Chapter 6 Cybersupervision in psychotherapy Michael Pennington, Rikki Patton and Heather Katafiasz

Chapter 7 Practical considerations for online individual therapy Haim Weinberg and Arnon Rolnick

Secion 2 Online couple and family therapy edited by Shoshana Hellman and Arnon Rolnick

Chapter 8 Introduction to the online couple and family therapy section Shoshana Hellman and Arnon Rolnick

Chapter 9 Interview with Julie and John Gottman

Chapter 10 Internet-delivered therapy in couple and family work Katherine M. Hertlein and Ryan M. Earl 

Chapter 11 Digital dialectics: navigating technology’s paradoxes in online treatment Leora Trub and Danielle Magaldi 

Chapter 12 Practical considerations for online couple and family therapy Arnon Rolnick and Shoshana Hellman 

Section 3 Online group therapy edited by Haim Weinberg

Chapter 13 Introduction to the online group therapy section Haim Weinberg

Chapter 14 Interview with Molyn Leszcz

Chapter 15 Online group therapy: in search of a new theory? Haim Weinberg 

Chapter 16 Transformations through the technological mirror Raúl Vaimberg and Lara Vaimberg 

Chapter 17 Practical considerations for online group therapy Haim Weinberg 

Section 4 Online organizational consultancy edited by Rakefet Keret-Karavani and Arnon Rolnick

Chapter 18 Introduction to the online organizational consultancy section Rakefet Keret-Karavani and Arnon Rolnick

Chapter 19 Interview with Ichak Kalderon Adizes

Chapter 20 All together, now: videoconferencing in organizational work Ivan Jensen and Donna Dennis

Chapter 21 A reflexive account: group consultation via video conference Nuala Dent 

Chapter 22 Practical considerations for online organizational consultancy Rakefet Keret-Karavani and Arnon Rolnick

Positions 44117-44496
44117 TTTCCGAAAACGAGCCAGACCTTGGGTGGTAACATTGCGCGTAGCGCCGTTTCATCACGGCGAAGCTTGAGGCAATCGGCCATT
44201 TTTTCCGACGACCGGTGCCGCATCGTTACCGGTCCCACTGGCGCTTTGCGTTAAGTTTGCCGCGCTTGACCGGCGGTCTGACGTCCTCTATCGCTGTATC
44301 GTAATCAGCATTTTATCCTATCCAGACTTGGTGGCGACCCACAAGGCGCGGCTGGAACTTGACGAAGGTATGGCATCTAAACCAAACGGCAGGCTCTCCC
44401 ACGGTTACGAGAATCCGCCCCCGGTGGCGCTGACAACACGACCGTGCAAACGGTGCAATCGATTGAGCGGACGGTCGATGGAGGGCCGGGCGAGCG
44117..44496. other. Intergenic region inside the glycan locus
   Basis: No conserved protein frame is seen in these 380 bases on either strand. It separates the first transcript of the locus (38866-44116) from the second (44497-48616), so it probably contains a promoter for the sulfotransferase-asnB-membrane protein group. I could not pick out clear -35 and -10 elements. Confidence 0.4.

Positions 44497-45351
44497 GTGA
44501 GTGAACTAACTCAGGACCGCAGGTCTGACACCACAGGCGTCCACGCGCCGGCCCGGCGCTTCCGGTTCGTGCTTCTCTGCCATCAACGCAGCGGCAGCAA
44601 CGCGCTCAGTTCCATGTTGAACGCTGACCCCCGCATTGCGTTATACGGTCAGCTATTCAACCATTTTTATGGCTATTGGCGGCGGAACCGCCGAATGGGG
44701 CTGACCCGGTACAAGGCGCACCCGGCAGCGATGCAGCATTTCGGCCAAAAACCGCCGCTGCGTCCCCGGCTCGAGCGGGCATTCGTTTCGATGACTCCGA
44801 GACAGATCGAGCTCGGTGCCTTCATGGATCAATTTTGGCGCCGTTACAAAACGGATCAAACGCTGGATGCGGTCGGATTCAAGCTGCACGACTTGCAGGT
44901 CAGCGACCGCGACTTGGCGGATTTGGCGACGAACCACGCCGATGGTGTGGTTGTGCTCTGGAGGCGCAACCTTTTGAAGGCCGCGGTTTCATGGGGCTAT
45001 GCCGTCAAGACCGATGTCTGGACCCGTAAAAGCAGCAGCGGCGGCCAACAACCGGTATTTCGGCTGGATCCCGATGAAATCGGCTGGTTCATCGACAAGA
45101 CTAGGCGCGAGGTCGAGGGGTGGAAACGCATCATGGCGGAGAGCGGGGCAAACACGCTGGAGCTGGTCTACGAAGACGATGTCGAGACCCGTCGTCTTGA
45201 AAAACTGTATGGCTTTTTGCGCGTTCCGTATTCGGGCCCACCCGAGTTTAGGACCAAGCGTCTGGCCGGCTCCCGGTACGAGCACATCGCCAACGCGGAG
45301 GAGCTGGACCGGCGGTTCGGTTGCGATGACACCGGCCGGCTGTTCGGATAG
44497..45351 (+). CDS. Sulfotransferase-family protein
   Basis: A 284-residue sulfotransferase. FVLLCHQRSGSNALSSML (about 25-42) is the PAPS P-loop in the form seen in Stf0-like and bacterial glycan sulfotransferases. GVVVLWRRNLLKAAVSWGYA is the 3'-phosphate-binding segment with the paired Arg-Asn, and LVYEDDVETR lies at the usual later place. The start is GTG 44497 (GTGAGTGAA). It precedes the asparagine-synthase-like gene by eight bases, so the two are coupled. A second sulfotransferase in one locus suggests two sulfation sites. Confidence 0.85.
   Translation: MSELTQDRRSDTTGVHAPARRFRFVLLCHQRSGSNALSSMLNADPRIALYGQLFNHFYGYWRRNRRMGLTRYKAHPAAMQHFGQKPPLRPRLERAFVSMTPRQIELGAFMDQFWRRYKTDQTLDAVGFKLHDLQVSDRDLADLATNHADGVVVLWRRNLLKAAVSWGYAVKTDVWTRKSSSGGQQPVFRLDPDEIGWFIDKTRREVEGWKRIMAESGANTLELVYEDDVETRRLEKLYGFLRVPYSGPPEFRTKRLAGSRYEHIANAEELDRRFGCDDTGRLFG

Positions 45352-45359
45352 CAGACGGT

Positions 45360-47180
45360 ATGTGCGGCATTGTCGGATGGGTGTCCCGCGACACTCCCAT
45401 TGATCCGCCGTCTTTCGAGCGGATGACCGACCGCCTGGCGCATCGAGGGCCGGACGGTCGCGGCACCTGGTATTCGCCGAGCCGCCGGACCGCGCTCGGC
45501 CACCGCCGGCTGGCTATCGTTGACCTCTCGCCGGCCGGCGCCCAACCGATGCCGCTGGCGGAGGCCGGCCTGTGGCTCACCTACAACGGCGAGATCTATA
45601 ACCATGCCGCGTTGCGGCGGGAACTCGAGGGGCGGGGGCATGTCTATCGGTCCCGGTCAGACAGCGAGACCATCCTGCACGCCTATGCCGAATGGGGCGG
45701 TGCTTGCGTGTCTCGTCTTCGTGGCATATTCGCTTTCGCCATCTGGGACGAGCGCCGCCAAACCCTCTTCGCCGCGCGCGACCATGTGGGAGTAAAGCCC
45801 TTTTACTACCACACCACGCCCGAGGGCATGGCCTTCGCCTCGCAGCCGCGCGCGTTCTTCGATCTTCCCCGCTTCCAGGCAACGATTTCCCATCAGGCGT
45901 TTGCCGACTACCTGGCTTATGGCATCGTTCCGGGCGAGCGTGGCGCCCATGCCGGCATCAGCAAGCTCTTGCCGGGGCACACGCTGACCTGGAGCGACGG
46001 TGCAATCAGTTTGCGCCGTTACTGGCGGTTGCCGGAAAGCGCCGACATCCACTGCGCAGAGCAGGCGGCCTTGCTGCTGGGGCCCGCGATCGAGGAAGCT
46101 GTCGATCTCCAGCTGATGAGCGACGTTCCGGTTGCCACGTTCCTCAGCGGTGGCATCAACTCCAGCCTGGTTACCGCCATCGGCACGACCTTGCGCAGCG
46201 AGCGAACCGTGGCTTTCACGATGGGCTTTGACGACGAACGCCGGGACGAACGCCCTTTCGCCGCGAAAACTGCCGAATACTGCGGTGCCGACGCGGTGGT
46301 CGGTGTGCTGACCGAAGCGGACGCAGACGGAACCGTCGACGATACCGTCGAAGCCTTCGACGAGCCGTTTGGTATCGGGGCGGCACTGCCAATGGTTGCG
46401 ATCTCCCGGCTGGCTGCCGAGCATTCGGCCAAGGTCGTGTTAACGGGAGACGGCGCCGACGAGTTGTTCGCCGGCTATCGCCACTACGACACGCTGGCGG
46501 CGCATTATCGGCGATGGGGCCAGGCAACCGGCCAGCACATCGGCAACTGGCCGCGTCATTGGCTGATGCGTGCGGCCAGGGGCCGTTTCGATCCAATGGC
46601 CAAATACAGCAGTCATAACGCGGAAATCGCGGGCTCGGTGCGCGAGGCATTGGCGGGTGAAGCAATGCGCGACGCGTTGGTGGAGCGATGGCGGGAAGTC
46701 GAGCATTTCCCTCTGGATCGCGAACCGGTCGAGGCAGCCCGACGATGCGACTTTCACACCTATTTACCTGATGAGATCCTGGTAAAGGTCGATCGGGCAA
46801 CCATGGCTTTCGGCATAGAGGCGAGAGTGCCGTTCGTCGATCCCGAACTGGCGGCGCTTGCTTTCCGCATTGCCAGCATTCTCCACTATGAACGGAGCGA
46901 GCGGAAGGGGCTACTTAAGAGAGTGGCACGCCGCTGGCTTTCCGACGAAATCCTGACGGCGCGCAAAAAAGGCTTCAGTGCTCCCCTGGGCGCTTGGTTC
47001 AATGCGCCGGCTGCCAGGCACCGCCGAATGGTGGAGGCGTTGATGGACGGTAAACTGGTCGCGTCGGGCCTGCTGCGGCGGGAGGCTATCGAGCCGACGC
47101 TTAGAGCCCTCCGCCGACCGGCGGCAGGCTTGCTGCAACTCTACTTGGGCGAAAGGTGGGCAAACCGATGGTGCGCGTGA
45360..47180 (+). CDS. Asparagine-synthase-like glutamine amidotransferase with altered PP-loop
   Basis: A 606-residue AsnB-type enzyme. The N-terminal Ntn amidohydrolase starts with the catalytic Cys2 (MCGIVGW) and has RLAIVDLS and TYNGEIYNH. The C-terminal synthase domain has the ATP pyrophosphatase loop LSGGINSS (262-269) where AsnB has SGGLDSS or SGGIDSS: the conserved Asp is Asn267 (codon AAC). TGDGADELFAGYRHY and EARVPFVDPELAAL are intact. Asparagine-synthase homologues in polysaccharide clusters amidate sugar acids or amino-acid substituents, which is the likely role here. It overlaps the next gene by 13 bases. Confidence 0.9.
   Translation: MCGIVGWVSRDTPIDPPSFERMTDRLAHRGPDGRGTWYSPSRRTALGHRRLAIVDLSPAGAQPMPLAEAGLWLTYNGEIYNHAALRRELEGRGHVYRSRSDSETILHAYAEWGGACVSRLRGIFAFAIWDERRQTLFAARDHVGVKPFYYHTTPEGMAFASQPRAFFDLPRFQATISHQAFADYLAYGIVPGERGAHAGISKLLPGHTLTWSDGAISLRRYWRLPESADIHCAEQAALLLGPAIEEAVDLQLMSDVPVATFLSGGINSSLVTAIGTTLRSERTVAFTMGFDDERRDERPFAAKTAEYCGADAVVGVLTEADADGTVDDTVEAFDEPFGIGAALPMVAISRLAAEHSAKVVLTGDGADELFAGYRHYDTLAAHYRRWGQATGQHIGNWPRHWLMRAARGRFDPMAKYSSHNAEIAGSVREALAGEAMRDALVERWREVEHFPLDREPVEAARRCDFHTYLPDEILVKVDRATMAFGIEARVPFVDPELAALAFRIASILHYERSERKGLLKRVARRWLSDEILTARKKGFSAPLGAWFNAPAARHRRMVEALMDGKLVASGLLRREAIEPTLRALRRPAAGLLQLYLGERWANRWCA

Epilogue Arnon Rolnick and Haim Weinberg

 

 

 

Online [cyber] therapy: The genie is out of the bottle

The genie is out of the bottle. The day that the first therapist invited his one-on-one client (who had an urgent need for a conversation but an inability to get to the office) to

CoverArt:Theory and Practice of Online Therapy ed. Haim Weinberg and Arnon Rolnick

CoverArt: Theory and Practice of Online Therapy ed. Haim Weinberg and Arnon Rolnick

put down the phone and dial into Skype, the genie escaped from the bottle.

The reader will recall that in the 1001 Arabian Nightsthe Genie was very powerful but a trickster and nearly impossible to control. Making wishes is tricky, and if one is not careful, the sausages end up stuck to one’s nose and one must waste the last wish to get them off. In this case, the Genie is Internet technology such as Skype and Google Groups and the emerging conveniences, affordances, complexities, entanglements, and even resistances that it offers.

In the Arabian Nights, the hero, Aladdin, had to trick the Genie to getting back in the bottle by appealing to his narcissism. “You are not all powerful,” Aladdin said. “A large creature like you could not possibly fit in that small bottle!” The Genie’s wounded narcissism caused him to prove that he can indeed fit back in the bottle. Aladdin puts the stopper back on – trapped! However, in the case of the Internet and online communication tools, do not look to be able to turn back the clock.

But there is good news. The human face is an emotional hot spot. It is rich in micro-expressions many of which are available and visible even though the “real estate” on the screen in less rich in detail than an in-person experience. Indeed it is not even clear that the face as presented online is “less rich.” It is the only thing being displayed, and the viewer is led to concentrate on it in detail. But here the trade-off of bodily presence versus the imaginary comes into the foreground.

The criticism fails that the online conversation between persons lacks the reality of the in-person encounter. But this criticism fails, in a surprising way. The criticism fails notbecause the online media is so real. Rather the criticism fails because the in-person psychotherapy encounter is shot through-and-through with the imaginary, with symbolism, the imaginary and irreality. The “irreal” includes the symbolic, the imagined, the fictional, the part of reality which is distinct from the real but includes the past and the future and the imaginary, which are not really present yet influence reality.